Both dogs and humans that are overweight can develop serious health issues like diabetes, heart problems and even cancer. And last month, USA Today reported that teens living in a household with a dog got more exercise than those without a pooch.
To help those of all ages looking to get both themselves and their pups in shape, we created this guide to a week’s worth of easy exercises to do with your dog.
Monday is a great day to start a small exercise regiment since it’s the first day of the work week. Mondays are usually hectic for most people, so day one starts off with just a simple walk around the neighborhood. It may not seem like much, but walking your four-legged friend around the block burns more calories than watching “Glee.”
For this exercise, you’ll only need a leash and a water bottle for your pup; bringing one for yourself is a good idea if you tend to run out of breath quickly. Once you and your dog are on the sidewalk, think about how far you want to go. If you’re walking before dinner is ready, a short distance is best, but if you’re walking after dinner, you may want to take a longer route. Bringing a flashlight is a great idea when walking at night. Morning and afternoon walkers should be careful of long trips that may cause your dog to become exhausted.
For day 1, I walked my Keeshond, Nala, around the block. The three-fourths mile trip took 16 minutes and, according to my iPhone’s RunKeeper app, burned 68 calories. Walks are easy and the calorie count alone should be enough motivation to put down the remote and pick up your dog’s leash. Best of all, your dog will be much happier walking rather than chasing his own tail around the living room. (Although if your dog does the latter, feel free to share it on YouTube.)
On the second day, we kick it up a notch with running around the neighborhood or along the beach with your dog. This exercise calls for well-behaved dogs that are easy to control while running on a leash. If your dog tends to stray or sniff, consider another walk. The run doesn’t have to be far since it burns calories faster than walking.
For this exercise, I went for a run with Nala. I’m not a runner by any means, so I really did a run/walk. I burned 100 calories in about 16 minutes. The basic rule for burning calories is 100 per mile, no matter if you’re running or walking. Running burns calories faster, but be sure to know your dog’s limits. If your pup can’t keep up with you, slow down and walk back home. A great way to reward your dog for a job well done is a small treat afterward.
The third day is devoted to getting your heart, and your dog’s, pumping with a swim. Pet parents with their own pool will find this a relaxing exercise to do with their pup. Be sure your dog adequately knows the doggy paddle before jumping in the pool with him. For this exercise, it’s best to have another person watch the dog while you’re swimming. However, if you’re just splashing around or throwing the tennis ball, one person is enough.
This exercise is perfect for summertime, and even a leisurely swim burns calories. It’s difficult to track calories underwater, but Everyday Health has a swimming calorie calculator. In my case, I burned 163 calories in 30 minutes with a leisurely, fun swim with my boyfriend’s Leonburger, Amiko and his two Boston Terriers. Best of all, your pups will be clean and tired after swimming.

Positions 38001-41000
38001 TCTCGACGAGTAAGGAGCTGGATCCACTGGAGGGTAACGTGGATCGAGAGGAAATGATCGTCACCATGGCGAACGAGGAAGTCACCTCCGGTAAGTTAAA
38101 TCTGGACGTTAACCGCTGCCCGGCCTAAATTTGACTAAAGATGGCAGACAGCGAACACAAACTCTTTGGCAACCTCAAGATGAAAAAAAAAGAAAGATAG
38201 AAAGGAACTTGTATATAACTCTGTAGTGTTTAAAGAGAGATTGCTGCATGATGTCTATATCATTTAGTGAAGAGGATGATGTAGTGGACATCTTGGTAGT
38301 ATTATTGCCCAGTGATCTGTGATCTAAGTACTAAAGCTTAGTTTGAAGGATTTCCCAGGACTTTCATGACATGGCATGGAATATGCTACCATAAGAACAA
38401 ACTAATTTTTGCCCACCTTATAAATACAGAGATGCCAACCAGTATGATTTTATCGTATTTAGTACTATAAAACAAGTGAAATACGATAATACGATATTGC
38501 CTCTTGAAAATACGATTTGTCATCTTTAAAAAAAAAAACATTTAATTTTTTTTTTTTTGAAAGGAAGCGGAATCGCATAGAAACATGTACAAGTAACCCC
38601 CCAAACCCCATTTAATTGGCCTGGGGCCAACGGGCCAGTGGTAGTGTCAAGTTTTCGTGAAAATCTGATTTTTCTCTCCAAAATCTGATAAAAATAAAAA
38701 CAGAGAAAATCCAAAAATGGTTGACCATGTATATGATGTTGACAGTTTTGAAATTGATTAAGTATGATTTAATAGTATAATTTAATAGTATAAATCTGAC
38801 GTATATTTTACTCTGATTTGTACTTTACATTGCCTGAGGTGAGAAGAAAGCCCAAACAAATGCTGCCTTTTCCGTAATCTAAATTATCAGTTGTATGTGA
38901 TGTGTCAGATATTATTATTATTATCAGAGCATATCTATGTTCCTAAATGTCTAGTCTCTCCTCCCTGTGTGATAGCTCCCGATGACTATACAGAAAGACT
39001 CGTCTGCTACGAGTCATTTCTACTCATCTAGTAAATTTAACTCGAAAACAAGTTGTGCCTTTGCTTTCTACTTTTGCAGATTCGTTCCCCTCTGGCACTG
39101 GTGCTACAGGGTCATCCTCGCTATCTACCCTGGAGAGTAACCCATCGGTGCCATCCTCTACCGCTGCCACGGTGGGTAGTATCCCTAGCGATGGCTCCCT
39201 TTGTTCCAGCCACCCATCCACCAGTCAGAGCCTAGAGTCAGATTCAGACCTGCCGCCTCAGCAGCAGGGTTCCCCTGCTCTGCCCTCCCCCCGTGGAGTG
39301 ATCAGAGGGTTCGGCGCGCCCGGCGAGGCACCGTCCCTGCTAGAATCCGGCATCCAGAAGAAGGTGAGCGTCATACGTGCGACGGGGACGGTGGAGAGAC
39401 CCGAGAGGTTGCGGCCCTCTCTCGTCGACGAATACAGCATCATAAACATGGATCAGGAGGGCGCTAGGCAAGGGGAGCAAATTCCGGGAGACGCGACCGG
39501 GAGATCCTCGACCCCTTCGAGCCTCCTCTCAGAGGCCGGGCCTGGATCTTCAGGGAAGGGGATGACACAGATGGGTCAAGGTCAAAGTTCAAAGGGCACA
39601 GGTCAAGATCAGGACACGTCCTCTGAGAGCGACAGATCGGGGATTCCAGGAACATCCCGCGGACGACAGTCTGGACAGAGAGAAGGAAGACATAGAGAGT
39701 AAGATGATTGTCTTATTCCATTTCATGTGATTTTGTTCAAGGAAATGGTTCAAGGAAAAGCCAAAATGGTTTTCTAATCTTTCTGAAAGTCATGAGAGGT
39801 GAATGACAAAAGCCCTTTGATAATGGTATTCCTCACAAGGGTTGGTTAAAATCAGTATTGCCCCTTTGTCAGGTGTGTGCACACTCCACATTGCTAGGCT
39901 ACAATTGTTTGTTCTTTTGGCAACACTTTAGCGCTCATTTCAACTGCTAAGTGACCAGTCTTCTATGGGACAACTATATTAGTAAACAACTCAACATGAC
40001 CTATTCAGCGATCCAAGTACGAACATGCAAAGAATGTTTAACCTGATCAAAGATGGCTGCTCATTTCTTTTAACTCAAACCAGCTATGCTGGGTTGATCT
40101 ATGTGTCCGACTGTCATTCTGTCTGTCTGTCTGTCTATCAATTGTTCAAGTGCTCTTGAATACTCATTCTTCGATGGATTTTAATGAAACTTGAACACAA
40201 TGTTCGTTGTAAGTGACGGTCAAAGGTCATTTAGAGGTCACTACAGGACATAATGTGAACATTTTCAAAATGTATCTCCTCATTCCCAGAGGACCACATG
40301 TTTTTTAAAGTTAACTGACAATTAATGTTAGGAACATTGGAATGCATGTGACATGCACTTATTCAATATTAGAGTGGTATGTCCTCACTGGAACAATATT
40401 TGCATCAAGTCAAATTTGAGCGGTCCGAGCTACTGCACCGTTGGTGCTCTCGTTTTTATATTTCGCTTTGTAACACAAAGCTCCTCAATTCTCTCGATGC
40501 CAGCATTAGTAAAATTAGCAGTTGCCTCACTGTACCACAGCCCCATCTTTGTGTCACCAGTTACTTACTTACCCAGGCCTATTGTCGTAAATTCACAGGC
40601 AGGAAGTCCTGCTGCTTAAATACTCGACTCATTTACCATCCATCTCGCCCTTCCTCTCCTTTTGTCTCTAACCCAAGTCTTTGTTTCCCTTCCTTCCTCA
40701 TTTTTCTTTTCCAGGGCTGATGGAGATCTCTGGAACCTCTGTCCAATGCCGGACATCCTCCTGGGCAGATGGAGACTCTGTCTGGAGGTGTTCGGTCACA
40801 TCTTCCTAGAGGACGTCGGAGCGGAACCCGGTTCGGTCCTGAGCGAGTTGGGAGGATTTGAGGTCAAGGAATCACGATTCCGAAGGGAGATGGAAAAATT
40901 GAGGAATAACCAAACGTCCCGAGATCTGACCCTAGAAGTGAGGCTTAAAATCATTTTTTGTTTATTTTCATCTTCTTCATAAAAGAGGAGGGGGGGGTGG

The fourth day is dedicated to dog/human bootcamp.
In the Los Angeles area, the Thank! Dog Bootcamp offers fitness classes for you and your dog that incorporate bootcamp exercise with dog obedience training. The bootcamp’s mission is to help both people and their dogs get into shape.
Recently, i Love Dogs writer Sonya Simpkins ventured out for a bootcamp workout with her dog, Scout. The class began with a warm-up that included jogging, stretching and commands to get the dogs warmed up, too. Sonya then put Scout into a lay-down position and grabbed some weights for her first session of shoulder exercises. Soon it was time to drop the weights for a round of cardio exercises along with commands for the dogs. Each Thank! Dog Bootcamp class burns more than 600 calories. New bootcamps will be held in Northern California and Milton, Canada in the months ahead.
If there isn’t a dog bootcamp near you, try creating your own one at home by combining your exercise routine with your dog’s obedience training.
The last day involves a reward for both you and your pup. Day 5′s exercise is a relaxing walk to a destination you enjoy. If you live near a shopping center or a park or beach, instead of driving to your destination, walk! For instance, I live near a Yogurtland, so for this exercise, instead of driving, I walked there with my boyfriend and Amiko. The best thing about walking to your destination is you can go at a pace you feel comfortable. Best of all, when I did this exercise I burned 276 calories by walking 2.5 miles.
Remember that these exercises can be done in any order or supplemented with your own workout routine. The goal is to get your heart-pumping and your dog out of the house because, just like their human counterparts, overweight dogs can face serious health problems.